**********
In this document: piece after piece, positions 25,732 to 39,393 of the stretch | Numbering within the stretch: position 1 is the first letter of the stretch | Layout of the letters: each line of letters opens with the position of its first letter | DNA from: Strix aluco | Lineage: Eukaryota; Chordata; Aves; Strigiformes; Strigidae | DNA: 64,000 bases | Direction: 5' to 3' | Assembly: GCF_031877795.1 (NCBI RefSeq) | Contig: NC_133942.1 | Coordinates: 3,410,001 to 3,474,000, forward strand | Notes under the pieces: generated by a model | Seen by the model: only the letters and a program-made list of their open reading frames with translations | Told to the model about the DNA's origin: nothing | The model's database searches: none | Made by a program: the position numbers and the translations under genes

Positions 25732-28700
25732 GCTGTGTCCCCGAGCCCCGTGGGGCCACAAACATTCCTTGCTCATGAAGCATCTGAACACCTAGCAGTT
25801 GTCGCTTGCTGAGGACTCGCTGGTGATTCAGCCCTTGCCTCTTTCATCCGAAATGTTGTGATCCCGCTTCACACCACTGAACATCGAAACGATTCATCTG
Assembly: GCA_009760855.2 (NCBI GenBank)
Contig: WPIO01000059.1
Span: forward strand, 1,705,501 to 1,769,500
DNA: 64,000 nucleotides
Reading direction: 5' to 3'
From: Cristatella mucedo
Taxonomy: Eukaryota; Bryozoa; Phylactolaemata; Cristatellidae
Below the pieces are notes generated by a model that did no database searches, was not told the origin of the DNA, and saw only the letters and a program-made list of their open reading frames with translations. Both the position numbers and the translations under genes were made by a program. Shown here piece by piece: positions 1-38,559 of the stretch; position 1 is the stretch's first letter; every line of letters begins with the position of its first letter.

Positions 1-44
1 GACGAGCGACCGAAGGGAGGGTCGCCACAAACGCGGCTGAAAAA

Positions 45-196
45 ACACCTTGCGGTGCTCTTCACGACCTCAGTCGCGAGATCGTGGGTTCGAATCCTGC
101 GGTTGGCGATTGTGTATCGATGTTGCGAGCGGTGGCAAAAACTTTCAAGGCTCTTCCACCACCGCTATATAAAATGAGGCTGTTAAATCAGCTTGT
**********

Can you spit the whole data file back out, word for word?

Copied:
In this document: piece after piece, positions 25,732 to 39,393 of the stretch | Numbering within the stretch: position 1 is the first letter of the stretch | Layout of the letters: each line of letters opens with the position of its first letter | DNA from: Strix aluco | Lineage: Eukaryota; Chordata; Aves; Strigiformes; Strigidae | DNA: 64,000 bases | Direction: 5' to 3' | Assembly: GCF_031877795.1 (NCBI RefSeq) | Contig: NC_133942.1 | Coordinates: 3,410,001 to 3,474,000, forward strand | Notes under the pieces: generated by a model | Seen by the model: only the letters and a program-made list of their open reading frames with translations | Told to the model about the DNA's origin: nothing | The model's database searches: none | Made by a program: the position numbers and the translations under genes

Positions 25732-28700
25732 GCTGTGTCCCCGAGCCCCGTGGGGCCACAAACATTCCTTGCTCATGAAGCATCTGAACACCTAGCAGTT
25801 GTCGCTTGCTGAGGACTCGCTGGTGATTCAGCCCTTGCCTCTTTCATCCGAAATGTTGTGATCCCGCTTCACACCACTGAACATCGAAACGATTCATCTG
Assembly: GCA_009760855.2 (NCBI GenBank)
Contig: WPIO01000059.1
Span: forward strand, 1,705,501 to 1,769,500
DNA: 64,000 nucleotides
Reading direction: 5' to 3'
From: Cristatella mucedo
Taxonomy: Eukaryota; Bryozoa; Phylactolaemata; Cristatellidae
Below the pieces are notes generated by a model that did no database searches, was not told the origin of the DNA, and saw only the letters and a program-made list of their open reading frames with translations. Both the position numbers and the translations under genes were made by a program. Shown here piece by piece: positions 1-38,559 of the stretch; position 1 is the stretch's first letter; every line of letters begins with the position of its first letter.

Positions 1-44
1 GACGAGCGACCGAAGGGAGGGTCGCCACAAACGCGGCTGAAAAA

Positions 45-196
45 ACACCTTGCGGTGCTCTTCACGACCTCAGTCGCGAGATCGTGGGTTCGAATCCTGC
101 GGTTGGCGATTGTGTATCGATGTTGCGAGCGGTGGCAAAAACTTTCAAGGCTCTTCCACCACCGCTATATAAAATGAGGCTGTTAAATCAGCTTGT